football Edit

Fuente Monday: Pitt-week press conference

Virginia Tech head coach Justin Fuente met with the media in advance of the Hokies' game against Pitt. Read his comments here.

We are currently running one of our best deals of the year for non-subscribers! Save big on a subscription to HokieHaven.com - and get a gift card for FREE Hokie gear. Click here for full details and instructions.

“Thanks to everybody that made the trip to Atlanta. It was great to see the support there for our kids. We sincerely appreciate that – it’s not like that everywhere, but it’s like that here and we sincerely appreciate that. We have a huge challenge this week, we have Pitt coming into town, playing really well in all three phases of the game. They lead the country in sacks, they’re very good against the run, and they’re really throwing the ball much more than maybe they have in the past couple years. It seems like about 40 times a game they’re throwing the ball now. They’re always very good in special teams and it’ll be plenty of a challenge for us on Senior Day. Thanks to our seniors – it’s a small class but I know our staff, our coaches, and our players are anxious to celebrate those guys and all they’ve done for Virginia Tech.”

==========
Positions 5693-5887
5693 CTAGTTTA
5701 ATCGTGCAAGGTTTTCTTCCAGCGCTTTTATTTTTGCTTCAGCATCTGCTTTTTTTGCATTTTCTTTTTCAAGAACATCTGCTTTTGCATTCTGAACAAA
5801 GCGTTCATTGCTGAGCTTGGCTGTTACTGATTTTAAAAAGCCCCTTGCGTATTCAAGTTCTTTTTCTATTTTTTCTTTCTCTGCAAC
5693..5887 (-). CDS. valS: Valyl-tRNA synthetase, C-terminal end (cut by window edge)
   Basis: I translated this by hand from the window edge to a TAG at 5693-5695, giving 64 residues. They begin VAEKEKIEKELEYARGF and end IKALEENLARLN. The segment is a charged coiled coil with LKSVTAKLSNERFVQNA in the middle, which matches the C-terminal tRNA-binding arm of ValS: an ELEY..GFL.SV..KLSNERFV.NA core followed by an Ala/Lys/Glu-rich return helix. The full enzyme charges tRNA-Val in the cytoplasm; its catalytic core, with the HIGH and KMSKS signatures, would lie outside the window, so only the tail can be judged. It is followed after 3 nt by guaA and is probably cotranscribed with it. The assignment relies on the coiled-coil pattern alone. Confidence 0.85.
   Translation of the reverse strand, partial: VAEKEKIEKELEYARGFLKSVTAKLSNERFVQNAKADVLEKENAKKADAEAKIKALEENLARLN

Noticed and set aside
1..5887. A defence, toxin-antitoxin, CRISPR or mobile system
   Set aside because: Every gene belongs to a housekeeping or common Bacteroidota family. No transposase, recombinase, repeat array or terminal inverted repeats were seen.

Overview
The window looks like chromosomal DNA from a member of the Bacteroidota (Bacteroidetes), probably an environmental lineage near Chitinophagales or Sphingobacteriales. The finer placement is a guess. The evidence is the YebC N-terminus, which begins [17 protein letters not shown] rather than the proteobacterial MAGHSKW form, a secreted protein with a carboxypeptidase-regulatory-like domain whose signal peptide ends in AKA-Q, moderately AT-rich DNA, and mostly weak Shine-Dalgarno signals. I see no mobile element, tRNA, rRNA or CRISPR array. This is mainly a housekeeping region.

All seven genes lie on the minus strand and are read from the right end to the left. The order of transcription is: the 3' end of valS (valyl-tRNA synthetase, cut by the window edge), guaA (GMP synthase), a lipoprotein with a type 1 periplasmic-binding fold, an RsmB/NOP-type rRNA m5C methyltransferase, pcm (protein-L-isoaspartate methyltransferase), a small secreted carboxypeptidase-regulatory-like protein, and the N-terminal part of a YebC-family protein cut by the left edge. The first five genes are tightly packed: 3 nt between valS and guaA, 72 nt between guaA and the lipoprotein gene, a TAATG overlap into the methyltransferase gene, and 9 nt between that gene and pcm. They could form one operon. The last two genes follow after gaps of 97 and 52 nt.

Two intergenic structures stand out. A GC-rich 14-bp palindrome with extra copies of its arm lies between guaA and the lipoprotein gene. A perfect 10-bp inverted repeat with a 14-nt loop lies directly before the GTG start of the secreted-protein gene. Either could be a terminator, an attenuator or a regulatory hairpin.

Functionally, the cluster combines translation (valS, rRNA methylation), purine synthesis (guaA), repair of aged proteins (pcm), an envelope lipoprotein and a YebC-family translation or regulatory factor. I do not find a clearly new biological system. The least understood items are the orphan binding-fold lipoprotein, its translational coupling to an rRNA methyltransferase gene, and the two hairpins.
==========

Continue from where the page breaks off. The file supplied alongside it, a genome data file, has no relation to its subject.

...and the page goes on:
On CB Caleb Farley’s season:

“I think practice has been the biggest thing. He just continues to work on his craft. We know he’s talented. He continued to embrace the things that he knows he needs work on. He’s taken coaching and focused on details of playing the position and it’s nice to see him get to reap the benefits of that hard work. I think he and Jermaine [Waller] both are great examples of practicing and continuing to not be afraid to put yourself out there in practice – go against good people, to focus, and really try your best during the preparation time to give yourself a chance to have success on the field. I know your question was about Caleb, I’ve been really proud of both of those guys that have done well and it’s good to see them have some success.”

On what makes Pitt’s defensive line so effective: